Doctor of Philosophy (Ph.D.)
Virginia Institute of Marine Science
Eight species of Prionotus, collected from 5-100 m in the Gulf of Mexico along a cross-shelf transect off Freeport, Tx during October 1977-August 1981, were studied to determine life history patterns and how they partition resources. Only four species were abundant: P. tribulus, P. paralatus, P. longispinosus, and P. stearnsi. Prionotus spp. mature at 80 mm (P. stearnsi and P. rubio), 85 mm (P. tribulus and P. paralatus), 100 mm (P. ophryas), 105 mm (P. roseus), and 120 mm (P. longispinosus). Sizes at Age 1 were 99-140 mm (P. tribulus), 99-138 mm (P. longispinosus), 98-122 mm (P. paralatus), 75-125 mm (P. stearnsi), and 95-129 mm (P. ophryas). Most fish were less than 200 mm. Typical maximum sizes were 155-175 mm (P. tribulus), 145-160 mm (P. longispinosus), 160-165 mm (P. paralatus), 180-195 mm (P. rubio), 125 mm (P. stearnsi), and 155-160 mm (P. ophryas). Fish were typically 1-3 years old at these typical maximum sizes, and most were Age 1 and less. Apparent total annual mortality rates were 80-100%. The eight species fit into three categories based on their bathymetric distributions and community memberships: (1) members of the inshore white shrimp community which occurs from 5 m to about 16 m (P. tribulus); (2) members of the offshore brown shrimp community which occurs from about 36 to at least 100 m (P. paralatus, P. stearnsi, and P. roseus); and (3) members of a transition fauna which occurs between the outer edge of the white shrimp community and the inshore edge of the brown shrimp community from about 18-27 m (P. longispinosus, P. rubio, P. ophryas, and P. scitulus). Comparisons among species indicate a common pattern of population dynamics that favors r-strategy (short life spans, high mortality rates, and rapid turnover of biomass), but with temporally segregated spawning and spatially segregated distributions. Spawning grounds seem to lie toward the northcentral Gulf with current transport mechanisms carrying young toward the northwestern Gulf. Prionotus spp. from the northwestern Gulf show quite different life history attributes than their congeners from mid Atlantic and New England regions.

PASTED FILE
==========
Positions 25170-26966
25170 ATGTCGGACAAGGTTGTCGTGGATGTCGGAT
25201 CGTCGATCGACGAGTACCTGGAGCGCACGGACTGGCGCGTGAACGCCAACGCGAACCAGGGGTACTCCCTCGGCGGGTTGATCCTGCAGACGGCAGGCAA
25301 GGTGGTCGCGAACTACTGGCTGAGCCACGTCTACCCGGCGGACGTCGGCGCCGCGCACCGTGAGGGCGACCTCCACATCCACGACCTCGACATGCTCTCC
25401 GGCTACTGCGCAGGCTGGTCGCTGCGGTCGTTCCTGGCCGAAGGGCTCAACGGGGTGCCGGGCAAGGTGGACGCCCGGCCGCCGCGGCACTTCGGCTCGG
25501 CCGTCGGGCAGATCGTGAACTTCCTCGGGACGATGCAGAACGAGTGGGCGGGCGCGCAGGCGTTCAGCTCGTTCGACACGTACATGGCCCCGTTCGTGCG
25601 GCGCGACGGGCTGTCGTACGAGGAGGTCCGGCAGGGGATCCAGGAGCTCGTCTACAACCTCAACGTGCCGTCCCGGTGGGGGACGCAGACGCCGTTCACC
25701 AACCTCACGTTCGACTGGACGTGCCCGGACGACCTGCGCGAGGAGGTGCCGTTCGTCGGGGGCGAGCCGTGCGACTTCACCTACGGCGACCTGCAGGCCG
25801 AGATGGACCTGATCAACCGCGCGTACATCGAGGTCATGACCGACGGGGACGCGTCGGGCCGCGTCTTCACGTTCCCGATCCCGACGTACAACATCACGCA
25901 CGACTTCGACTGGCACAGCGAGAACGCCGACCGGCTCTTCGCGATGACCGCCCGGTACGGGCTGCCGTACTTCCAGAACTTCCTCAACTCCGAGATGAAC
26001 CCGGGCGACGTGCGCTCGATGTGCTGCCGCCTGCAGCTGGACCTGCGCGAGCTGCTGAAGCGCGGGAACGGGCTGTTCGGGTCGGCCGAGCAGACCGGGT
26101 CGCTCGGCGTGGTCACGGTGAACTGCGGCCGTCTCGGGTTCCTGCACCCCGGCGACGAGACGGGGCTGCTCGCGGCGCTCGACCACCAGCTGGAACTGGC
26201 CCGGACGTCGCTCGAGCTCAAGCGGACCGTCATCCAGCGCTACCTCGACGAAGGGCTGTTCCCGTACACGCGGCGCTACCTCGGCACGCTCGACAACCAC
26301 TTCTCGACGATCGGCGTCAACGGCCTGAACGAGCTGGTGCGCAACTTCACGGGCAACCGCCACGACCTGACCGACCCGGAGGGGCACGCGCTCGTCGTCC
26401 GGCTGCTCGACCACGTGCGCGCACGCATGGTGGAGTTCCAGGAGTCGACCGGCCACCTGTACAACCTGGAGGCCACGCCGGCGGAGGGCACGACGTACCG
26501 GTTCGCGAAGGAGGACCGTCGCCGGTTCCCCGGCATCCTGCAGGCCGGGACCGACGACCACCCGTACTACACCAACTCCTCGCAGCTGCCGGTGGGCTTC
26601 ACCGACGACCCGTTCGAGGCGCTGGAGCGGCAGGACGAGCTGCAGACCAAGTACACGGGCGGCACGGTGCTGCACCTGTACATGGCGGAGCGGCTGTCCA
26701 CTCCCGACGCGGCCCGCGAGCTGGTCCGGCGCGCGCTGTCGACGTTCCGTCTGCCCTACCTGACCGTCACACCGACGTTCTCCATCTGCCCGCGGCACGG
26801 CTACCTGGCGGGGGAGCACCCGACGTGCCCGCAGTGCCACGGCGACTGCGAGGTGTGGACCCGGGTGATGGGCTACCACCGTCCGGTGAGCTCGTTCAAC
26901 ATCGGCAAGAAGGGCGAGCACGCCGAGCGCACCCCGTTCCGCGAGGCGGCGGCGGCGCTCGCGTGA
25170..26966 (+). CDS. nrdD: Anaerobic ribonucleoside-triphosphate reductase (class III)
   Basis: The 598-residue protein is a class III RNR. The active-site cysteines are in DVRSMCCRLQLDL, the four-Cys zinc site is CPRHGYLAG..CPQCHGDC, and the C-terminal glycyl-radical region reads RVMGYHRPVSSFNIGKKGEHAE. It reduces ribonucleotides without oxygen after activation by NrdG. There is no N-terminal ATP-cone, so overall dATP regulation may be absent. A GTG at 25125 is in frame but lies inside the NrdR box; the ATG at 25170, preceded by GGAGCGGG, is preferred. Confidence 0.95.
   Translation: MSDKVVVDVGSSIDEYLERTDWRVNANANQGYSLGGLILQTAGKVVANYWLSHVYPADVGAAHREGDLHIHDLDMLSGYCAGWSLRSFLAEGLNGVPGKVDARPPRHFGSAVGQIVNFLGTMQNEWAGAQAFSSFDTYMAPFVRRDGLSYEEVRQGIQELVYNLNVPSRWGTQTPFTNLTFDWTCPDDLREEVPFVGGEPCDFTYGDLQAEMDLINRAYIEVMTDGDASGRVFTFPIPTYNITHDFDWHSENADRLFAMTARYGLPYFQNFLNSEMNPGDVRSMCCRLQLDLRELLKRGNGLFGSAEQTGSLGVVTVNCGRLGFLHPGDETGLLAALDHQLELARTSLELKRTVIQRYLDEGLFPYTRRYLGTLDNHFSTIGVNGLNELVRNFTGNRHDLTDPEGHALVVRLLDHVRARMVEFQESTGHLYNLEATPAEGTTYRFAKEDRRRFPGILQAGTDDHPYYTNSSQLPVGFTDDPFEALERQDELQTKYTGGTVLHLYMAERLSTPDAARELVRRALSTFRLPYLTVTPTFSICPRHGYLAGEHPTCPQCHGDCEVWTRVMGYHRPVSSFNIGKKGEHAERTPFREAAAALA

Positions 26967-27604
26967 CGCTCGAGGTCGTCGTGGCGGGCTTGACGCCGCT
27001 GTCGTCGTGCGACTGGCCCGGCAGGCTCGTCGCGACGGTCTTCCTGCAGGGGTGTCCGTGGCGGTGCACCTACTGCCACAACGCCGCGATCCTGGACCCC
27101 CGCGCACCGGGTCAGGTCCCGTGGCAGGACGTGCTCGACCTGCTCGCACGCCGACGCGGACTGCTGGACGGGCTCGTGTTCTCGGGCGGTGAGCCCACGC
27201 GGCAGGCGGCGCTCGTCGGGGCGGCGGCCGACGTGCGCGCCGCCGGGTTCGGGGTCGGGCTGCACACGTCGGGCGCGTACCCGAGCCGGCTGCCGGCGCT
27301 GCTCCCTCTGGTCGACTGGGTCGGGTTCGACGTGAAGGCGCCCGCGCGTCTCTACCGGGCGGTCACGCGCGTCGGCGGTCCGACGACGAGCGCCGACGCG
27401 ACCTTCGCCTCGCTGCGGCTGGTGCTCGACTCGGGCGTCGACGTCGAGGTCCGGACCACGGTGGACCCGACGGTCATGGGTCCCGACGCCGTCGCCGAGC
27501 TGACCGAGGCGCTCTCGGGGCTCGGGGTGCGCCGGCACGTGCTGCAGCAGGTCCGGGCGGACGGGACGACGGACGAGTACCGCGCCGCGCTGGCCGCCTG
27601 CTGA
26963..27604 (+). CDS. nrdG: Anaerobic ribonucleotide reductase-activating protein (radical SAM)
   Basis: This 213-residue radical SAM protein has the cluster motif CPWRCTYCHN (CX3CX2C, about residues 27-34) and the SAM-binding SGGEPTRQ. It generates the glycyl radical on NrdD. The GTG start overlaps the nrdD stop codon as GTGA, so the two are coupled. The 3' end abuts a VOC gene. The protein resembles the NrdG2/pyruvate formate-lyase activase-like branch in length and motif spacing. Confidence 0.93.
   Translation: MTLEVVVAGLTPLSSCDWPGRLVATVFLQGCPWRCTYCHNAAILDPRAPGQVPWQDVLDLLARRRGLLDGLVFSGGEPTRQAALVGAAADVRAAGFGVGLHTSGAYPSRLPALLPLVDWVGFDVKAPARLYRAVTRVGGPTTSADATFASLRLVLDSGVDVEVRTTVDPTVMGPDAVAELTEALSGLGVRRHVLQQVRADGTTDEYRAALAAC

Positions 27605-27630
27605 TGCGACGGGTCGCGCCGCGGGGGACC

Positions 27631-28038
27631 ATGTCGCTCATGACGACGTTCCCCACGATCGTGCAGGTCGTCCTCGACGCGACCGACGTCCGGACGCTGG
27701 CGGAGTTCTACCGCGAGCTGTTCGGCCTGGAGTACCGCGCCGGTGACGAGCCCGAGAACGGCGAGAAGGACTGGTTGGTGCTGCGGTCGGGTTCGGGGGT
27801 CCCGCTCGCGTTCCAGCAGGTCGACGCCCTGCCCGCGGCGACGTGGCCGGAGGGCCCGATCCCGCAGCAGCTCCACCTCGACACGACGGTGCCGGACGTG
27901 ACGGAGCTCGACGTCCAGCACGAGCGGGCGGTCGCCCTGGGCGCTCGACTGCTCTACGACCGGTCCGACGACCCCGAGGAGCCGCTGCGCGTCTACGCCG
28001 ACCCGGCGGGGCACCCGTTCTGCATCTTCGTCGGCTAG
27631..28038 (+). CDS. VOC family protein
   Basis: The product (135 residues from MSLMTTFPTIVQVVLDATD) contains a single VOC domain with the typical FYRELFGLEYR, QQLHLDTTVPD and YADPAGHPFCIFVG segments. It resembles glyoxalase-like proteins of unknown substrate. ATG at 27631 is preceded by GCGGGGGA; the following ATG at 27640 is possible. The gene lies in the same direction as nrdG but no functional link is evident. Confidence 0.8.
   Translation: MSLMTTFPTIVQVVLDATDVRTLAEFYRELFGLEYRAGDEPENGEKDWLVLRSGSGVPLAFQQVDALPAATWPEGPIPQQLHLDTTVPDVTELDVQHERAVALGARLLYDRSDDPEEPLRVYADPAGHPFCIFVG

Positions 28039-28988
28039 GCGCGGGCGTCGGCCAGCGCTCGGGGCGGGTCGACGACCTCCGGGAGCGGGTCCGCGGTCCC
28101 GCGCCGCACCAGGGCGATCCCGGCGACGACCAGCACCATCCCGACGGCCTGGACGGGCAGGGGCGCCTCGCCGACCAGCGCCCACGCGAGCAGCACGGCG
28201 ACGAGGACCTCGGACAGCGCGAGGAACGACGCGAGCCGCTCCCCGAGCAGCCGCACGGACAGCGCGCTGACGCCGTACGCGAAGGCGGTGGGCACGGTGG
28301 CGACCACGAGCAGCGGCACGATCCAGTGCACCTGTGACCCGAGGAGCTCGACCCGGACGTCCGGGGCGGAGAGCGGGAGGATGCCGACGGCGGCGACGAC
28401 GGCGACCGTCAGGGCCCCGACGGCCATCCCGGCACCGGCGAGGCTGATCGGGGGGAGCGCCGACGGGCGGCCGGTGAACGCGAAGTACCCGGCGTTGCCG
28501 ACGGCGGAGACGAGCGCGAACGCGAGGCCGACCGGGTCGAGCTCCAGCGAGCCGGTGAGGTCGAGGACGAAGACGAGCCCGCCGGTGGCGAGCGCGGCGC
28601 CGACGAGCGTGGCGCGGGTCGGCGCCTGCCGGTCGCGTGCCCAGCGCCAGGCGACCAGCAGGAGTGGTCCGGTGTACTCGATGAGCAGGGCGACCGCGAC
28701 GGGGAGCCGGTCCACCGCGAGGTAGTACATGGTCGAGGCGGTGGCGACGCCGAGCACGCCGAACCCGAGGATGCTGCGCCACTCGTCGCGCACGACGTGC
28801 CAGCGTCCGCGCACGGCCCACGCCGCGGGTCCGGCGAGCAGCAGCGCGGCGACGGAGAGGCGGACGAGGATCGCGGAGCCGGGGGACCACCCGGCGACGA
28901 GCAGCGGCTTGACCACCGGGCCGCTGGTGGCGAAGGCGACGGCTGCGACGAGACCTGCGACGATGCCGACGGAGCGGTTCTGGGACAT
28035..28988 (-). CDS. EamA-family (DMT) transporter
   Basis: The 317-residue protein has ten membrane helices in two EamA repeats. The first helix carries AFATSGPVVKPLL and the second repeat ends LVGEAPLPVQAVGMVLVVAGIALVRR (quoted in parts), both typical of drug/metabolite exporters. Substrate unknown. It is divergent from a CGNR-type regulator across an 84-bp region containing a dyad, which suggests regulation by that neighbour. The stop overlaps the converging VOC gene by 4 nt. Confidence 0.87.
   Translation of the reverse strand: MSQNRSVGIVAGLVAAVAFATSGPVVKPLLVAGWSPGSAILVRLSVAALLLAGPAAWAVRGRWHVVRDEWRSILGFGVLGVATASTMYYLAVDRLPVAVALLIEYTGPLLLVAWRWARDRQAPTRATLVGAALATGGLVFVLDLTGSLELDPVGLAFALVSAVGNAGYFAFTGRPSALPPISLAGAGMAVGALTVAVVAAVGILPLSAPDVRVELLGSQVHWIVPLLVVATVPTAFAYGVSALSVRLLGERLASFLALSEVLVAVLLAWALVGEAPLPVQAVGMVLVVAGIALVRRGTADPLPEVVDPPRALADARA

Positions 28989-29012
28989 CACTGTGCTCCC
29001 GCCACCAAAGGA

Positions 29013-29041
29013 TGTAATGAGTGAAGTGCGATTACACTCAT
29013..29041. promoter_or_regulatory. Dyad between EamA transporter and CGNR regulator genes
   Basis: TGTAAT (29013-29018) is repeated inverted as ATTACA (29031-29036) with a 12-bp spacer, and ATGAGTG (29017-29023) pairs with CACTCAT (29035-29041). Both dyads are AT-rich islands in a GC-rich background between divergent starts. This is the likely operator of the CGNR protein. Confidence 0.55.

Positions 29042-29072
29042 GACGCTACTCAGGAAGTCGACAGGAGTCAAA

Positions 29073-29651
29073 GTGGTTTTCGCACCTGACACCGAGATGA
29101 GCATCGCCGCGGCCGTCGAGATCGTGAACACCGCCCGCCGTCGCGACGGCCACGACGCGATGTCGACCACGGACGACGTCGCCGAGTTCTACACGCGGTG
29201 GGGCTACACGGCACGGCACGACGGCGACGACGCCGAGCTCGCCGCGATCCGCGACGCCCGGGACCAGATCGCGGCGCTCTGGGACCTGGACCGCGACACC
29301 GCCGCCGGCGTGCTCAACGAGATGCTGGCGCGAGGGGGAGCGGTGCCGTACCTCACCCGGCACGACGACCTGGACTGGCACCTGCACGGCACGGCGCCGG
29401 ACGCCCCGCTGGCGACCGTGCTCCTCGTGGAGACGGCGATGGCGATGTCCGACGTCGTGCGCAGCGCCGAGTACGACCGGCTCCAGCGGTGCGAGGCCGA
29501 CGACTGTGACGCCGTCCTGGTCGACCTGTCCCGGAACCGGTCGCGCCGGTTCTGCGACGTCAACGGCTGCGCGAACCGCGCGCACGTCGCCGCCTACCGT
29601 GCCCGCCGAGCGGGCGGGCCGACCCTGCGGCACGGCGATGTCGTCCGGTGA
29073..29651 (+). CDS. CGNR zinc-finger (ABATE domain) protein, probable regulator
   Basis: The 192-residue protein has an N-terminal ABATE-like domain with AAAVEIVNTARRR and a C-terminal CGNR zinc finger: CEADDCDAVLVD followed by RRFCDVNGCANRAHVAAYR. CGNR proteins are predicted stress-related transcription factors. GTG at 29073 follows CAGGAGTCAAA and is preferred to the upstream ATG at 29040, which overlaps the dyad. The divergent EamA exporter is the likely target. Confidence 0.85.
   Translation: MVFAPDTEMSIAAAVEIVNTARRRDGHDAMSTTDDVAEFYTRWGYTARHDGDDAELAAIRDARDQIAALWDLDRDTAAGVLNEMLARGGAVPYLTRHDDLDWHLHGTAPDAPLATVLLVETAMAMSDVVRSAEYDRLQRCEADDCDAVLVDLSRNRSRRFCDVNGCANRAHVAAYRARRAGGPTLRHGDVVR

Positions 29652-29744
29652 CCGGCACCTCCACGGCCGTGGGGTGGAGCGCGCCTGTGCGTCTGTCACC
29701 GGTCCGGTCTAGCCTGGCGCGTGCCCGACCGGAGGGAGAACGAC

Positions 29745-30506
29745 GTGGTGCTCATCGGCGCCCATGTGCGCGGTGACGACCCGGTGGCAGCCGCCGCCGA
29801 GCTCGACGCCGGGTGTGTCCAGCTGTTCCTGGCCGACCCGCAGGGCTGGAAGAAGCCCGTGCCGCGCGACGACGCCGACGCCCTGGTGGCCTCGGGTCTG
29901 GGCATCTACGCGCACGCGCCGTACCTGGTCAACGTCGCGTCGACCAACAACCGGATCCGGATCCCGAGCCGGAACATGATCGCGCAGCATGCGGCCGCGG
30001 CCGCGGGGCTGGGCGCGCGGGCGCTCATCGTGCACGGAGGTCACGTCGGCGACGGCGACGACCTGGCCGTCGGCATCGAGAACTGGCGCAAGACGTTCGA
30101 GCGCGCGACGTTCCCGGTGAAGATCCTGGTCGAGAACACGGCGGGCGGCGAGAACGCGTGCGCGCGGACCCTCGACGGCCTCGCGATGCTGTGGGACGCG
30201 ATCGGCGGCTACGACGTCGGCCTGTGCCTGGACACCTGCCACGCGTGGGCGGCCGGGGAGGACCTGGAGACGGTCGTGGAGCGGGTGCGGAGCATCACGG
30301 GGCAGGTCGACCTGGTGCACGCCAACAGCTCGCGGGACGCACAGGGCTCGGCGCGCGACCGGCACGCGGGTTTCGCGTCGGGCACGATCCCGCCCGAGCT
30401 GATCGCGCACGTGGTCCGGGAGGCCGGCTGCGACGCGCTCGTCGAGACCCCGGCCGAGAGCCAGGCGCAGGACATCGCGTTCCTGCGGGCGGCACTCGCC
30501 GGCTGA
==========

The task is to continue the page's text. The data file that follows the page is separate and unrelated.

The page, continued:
© The Author
Hoff, James G. Jr, "Comparative biology and population dynamics of searobins (genus Prionotus) with emphasis on populations in the northwestern Gulf of Mexico" (1992). Dissertations, Theses, and Masters Projects. William & Mary. Paper 1539616697.